The most challenging eco tour in our itinerary was a cliffhanger-type adventure up a limestone outcrop near the popular Puerto Princesa Subterranean River National Park, which boasts of the longest underground river in the world. We drove some 60 kilometers northwest of the city proper, some of it on unpaved roads, to reach the village of Tagabinet. Tour guides in mint-green uniforms, most of them women, welcomed us with bead necklaces made of seeds.
The Tagabinet Community Tourism Association, which ELAC helped organize in 1999, run the tour. Bayanijuan helped with the project, providing safety gear for climbers and funds for visitor facilities. We started the tour by gearing up, donning hard hats and rubber-lined gloves so we could get a better grip of the ropes and rough surfaces. I had some problems with the helmet, which skewed my eyeglasses, without which my eyesight was pretty much useless in the dimly-lit caves. We entered through a dark passage, climbing and wove our way in and out the rocky labyrinth, stopping for a moment midway up to tap the vertical formation Rock that made a drum-like sound (literally, ugong). At one point, we had to rappel up a sharp incline, and in some places, squeeze our bodies through sharp crevices. When we reached the peak, a most pleasant surprise awaited us.“I’m impressed!” was all I could blurt out when I saw the view deck perched on the ledge. Our lady guides were with cold towels in hand. We savored the panoramic view of rice fields, limestone cliffs, forested hills, and Mount St. Paul while the guides told us how they built the view deck by hauling up each piece of bamboo up by pulley and manually, all in 15 days!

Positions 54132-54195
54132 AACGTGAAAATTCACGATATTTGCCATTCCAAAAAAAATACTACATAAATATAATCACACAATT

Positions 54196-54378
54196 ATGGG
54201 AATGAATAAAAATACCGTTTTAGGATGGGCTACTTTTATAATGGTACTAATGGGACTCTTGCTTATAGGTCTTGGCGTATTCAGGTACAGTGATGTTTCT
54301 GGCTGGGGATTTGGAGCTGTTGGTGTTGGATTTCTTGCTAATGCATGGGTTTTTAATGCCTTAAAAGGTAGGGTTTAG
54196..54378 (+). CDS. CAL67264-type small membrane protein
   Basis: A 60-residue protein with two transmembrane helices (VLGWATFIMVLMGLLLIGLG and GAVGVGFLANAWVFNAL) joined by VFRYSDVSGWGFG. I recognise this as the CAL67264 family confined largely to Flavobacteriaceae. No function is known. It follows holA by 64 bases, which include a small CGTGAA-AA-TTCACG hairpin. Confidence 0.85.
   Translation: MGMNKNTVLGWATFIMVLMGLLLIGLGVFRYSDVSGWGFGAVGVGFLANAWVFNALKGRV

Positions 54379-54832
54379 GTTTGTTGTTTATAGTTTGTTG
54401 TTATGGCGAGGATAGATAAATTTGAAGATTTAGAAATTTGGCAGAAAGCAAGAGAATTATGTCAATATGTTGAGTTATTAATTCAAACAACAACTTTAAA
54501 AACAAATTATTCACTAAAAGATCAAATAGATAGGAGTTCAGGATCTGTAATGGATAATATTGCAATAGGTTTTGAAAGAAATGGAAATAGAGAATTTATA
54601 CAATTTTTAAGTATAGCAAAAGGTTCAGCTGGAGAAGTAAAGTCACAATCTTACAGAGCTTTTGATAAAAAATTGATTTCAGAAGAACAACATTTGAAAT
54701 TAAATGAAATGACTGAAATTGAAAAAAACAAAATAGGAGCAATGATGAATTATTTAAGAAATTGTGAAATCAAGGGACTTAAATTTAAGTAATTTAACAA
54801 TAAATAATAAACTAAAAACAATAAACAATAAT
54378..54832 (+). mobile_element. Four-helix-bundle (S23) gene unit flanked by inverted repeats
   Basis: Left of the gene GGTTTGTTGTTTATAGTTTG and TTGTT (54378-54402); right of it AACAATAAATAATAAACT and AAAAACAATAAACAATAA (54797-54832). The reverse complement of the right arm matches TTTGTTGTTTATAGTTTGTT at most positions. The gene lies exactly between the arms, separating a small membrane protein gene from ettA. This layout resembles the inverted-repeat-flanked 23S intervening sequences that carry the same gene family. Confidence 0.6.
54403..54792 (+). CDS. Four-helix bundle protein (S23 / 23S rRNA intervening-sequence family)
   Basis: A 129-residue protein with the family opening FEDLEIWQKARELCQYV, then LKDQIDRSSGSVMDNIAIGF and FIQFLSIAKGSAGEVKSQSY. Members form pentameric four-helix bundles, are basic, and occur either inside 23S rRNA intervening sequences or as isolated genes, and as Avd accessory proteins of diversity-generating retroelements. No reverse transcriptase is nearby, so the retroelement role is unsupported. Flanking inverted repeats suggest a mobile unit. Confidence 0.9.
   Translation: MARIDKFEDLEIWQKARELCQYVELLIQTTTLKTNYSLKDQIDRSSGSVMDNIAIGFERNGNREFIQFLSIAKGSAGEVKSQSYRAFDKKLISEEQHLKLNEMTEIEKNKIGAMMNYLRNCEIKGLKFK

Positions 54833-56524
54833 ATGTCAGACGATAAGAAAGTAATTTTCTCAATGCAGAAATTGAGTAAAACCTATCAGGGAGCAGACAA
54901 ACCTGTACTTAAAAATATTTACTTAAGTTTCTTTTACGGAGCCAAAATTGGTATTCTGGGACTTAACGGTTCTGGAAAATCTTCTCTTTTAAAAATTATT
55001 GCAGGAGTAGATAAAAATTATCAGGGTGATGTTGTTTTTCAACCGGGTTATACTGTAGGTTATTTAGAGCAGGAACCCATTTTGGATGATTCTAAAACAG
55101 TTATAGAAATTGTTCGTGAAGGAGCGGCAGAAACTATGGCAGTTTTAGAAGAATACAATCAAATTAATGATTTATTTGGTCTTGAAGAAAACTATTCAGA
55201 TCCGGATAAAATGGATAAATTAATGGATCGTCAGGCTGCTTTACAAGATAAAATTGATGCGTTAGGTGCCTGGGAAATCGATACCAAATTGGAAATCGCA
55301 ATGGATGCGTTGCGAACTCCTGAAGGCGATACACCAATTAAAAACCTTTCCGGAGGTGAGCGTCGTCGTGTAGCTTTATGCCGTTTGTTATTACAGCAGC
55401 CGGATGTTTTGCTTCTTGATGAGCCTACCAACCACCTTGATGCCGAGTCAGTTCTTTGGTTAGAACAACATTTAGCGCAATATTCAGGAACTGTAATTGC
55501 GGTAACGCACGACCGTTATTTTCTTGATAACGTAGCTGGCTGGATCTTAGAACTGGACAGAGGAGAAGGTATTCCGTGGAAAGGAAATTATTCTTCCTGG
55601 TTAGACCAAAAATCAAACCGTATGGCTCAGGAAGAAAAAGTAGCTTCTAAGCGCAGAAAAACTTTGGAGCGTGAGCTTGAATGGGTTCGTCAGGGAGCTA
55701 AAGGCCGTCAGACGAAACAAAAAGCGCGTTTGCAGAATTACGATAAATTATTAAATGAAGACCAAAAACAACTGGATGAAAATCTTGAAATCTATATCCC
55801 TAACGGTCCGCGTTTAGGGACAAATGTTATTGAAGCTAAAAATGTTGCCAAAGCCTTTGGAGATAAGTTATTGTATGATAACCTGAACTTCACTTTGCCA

Back in the valley, a glass of calamansi juice with honey and a slice of cassava cake were a welcome treat after the climb. It takes about 45 minutes at an easy pace to reach the top, estimated at 80 meters. Fees are P100 per person; 60 per cent goes to the tour guide while the rest is remitted to the association. Bayanijuan project manager Gerry Ortega says they are hoping to capture the tourist market going to the Underground River. When there are no guests, the tour guides weave grass baskets that are sold as souvenirs.
(This is part 2 of the cover feature, "The Green Dream," by Yasmin Arquiza for Seair Inflight Magazine, April-May 2009 issue. Art direction by Jocas See • Photography by Oggie Ramos)